Gather employee input early and often in any major technology change. They will readily adapt to the change when they see why the current platforms aren’t serving the needs of the business. Communicate the “why” and the “how” as much as possible to gain accelerated adoption. – Keri Higgins Bigelow, LivingHR, Inc.
6. Provide multiple training options.
For employees to successfully adapt to new technology, we must offer the content in different formats, as everyone learns differently. Additionally, repetition is important. Our strategy includes several tactics, such as both online and in-person training, on-demand how-to videos, skilled employees acting as tutors for other employees, and a help center that is available for questions after the training. – Tobin Cookman, ON Semiconductor
7. Encourage self-service training and follow-up questions.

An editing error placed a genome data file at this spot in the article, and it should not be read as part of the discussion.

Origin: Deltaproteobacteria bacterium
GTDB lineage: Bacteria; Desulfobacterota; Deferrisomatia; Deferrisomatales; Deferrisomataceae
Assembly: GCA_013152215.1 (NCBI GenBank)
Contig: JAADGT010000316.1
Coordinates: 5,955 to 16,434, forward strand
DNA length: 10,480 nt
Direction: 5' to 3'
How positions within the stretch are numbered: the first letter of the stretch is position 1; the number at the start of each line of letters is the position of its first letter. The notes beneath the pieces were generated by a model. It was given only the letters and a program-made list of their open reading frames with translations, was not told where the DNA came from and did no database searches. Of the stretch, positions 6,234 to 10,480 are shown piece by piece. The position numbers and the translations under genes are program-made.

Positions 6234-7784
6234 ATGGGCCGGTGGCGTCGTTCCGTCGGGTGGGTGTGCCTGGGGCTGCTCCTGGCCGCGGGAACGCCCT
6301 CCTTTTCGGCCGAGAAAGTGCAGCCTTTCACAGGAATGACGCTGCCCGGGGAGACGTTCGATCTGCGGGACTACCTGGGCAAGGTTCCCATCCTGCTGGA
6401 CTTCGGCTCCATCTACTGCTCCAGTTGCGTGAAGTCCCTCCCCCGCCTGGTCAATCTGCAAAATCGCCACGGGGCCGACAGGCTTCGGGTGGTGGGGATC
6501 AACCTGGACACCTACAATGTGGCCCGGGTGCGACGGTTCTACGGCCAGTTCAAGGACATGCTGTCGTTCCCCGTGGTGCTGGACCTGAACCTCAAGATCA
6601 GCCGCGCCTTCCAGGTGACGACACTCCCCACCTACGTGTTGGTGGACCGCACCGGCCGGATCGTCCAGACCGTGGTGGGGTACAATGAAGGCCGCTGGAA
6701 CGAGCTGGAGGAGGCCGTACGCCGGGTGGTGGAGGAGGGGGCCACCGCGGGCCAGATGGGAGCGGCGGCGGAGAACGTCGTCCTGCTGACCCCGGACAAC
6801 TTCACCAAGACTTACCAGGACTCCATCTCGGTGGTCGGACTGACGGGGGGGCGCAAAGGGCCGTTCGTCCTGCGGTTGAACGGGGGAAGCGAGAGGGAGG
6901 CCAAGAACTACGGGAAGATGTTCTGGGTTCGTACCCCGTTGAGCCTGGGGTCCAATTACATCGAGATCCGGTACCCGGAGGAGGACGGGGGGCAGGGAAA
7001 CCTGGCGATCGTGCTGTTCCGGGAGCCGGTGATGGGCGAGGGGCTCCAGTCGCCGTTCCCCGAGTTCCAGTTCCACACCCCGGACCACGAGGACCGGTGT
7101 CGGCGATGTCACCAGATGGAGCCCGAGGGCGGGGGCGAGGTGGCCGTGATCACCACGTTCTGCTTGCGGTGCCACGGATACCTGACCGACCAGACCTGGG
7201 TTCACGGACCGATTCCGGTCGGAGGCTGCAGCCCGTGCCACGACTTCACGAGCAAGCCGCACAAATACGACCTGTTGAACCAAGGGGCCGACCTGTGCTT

Adopting and adapting to new technology requires repetition. The most effective way to enable this for employees is through self-service training. In addition to the initial live training, create video resources employees can refer to. In addition, ensure it’s clear whom the employees should go to with questions, and communicate that those questions are encouraged. – Natalie Rast, stensul
8. Teach employees how to be adaptable.
Organizations should focus less on the technology itself and more on training employees to be more broadly able to adapt to change. Technology will always be changing, and so will our workplaces. Organizations need to focus on helping their people develop the skills to deal successfully with change, become more resilient, unlearn old behaviors and adopt new ones. – Philip Burgess, C Space
9. Pair new users with a mentor.
From a practical standpoint, I am not supportive when learning that new technology is an immediate requirement for successful performance in a role. Working with leaders to structure co-ownership for deliverables with a super-user or mentor is key. Training is often generic, and employees will need help converting knowledge into specific workplace solutions until they can master the technology. – Erin Adkins, Sony Interactive Entertainment